Solar Energy Heat      

This is one of the easiest projects to get free solar heat. It involves materials you can buy at the store and tools that most do it your selfers own.

First you need to find south (north for the southern hemisphere) facing windows. This is easy in the winter since the sun is low in the sky and beams in those windows. You have probably already noticed the warmth coming in with the sunlight. You can harvest and amplify that heat several ways.


First, to help explain what we are doing I will describe a very simple way to acqurie solar heat. Have a storm window installed on a winter sun window so it is completely sealed. Caulk it well and close it snugly. Slightly open the top and bottom of the regular window in the house. Adjust those openings until you feel a slight breeze of warm air coming out the top. That is free heat!

Now that you understand the concept try something bigger. I like this solution since it adds a window you can grow plants in year round and produces heat in the winter. To do this you put in a green house window on the winter sun facing side (S in N Hemisphere; N in S Hemisphere). This requires a window replacement and most likely some modification of the wall area to fit the greenhouse window. Green house windows protrude on the outside of the house and come in many sizes. On the inside of the window use two pieces of ridgid plastic that slide so you will be able to get to the plants inside of the greenhouse window and control the flow of heat into the house.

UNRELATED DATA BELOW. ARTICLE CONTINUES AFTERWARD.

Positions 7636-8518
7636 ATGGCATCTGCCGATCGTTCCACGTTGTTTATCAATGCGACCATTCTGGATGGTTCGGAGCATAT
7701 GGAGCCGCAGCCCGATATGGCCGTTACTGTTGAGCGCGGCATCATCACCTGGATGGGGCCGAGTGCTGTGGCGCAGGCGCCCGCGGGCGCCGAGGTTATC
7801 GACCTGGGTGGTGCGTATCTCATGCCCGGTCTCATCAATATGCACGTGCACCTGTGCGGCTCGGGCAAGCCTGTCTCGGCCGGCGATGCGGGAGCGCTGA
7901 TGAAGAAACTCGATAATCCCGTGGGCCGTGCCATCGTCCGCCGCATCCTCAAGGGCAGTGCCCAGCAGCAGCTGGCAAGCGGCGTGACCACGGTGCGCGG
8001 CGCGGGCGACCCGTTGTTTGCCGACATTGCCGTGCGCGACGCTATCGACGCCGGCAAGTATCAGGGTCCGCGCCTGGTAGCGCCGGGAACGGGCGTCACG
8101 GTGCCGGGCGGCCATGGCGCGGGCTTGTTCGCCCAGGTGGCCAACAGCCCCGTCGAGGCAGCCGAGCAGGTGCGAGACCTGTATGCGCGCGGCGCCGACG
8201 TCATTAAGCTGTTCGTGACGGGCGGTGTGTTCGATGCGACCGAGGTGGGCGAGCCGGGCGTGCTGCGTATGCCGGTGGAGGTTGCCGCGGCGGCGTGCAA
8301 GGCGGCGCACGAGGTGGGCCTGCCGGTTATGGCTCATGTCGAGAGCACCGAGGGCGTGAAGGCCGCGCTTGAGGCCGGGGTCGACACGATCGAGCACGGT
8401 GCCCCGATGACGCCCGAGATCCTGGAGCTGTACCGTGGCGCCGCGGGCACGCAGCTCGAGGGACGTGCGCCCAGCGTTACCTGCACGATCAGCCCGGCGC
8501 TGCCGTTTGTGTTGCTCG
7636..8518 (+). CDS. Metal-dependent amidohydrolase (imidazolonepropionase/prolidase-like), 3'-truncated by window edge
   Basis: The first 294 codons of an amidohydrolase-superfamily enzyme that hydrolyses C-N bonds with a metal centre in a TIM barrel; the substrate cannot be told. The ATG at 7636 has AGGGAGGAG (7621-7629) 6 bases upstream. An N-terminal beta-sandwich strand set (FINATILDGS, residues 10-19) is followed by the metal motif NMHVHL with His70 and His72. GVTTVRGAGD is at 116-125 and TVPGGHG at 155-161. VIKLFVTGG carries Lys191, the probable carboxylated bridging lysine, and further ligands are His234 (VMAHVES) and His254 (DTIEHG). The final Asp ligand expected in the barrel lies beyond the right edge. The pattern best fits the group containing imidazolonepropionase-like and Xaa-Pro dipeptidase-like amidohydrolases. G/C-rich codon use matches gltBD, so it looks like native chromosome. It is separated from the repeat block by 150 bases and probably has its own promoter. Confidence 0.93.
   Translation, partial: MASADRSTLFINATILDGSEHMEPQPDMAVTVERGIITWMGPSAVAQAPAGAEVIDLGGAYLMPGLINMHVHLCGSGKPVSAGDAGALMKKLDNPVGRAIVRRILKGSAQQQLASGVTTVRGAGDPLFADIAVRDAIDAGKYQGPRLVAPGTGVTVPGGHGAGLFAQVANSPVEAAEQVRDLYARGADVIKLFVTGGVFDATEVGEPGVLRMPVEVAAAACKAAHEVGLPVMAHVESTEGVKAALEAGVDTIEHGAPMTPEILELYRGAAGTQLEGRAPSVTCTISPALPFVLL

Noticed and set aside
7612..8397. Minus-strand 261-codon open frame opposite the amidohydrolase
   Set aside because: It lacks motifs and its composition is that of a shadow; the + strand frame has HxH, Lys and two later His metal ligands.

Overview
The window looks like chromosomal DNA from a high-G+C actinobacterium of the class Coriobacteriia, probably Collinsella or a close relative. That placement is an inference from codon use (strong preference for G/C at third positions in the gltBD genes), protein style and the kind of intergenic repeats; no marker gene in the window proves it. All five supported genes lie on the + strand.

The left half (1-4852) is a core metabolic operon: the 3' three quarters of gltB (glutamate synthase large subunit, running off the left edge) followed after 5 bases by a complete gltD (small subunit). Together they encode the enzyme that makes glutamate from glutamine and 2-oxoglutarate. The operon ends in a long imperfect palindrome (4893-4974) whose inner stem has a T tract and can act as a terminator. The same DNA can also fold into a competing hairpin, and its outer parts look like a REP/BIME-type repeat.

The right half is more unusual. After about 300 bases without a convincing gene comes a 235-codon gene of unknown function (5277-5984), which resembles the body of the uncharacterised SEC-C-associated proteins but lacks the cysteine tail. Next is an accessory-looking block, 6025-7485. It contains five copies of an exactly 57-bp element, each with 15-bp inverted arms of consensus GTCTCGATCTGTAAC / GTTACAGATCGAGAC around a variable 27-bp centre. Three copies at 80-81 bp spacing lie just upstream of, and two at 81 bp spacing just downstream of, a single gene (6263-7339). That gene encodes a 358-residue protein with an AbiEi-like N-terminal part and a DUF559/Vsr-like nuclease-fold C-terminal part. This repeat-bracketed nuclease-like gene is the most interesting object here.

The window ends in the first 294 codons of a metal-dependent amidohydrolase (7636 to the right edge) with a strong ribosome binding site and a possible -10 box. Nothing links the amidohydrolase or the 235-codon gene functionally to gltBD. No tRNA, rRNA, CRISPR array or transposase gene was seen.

In the house shown to the right the second floor windows produce the greenhouse heat. There are many variations to the green house window including a wall of windows and a walk in greenhouse. I go over more passive solutions that are built into this house. Look for passive solar house designs on the menu.


Now let's take a look at a custom window heater that does not take up the entire window and can be easily removed. As you can see in the diagram it protrudes from the windo toward the ground at an angle to maximize solar gain.  It runs on convection although some people extend the vents to floor and near ceiling and put a small, slow speed fan in the duct. Too fast a fan and you will not get any heat gain that you can feel so make sure the fan is able to be adjusted so you can set the speed for optimun heat output.

This solution can be in many configurations including built onto an outside wall, not over a window but the vent are cut through the wall top and bottom. Look for more designs in the solar heat kit section.

Hot water can be heated passively. Look at the portable shower. The black tank heats up water. On a hot day you can create a lot of hot water this way.

Simple enough for you? Passive Solat Heat Kits are simple solutions you can do at low cost and near zero operating expense. More solutions are in our Solar Heat Kit category.
ASES American Solar Energy Association
Contributed by Stephen Cheatham
Lifetime Member
American Solar Energy Association (ASES)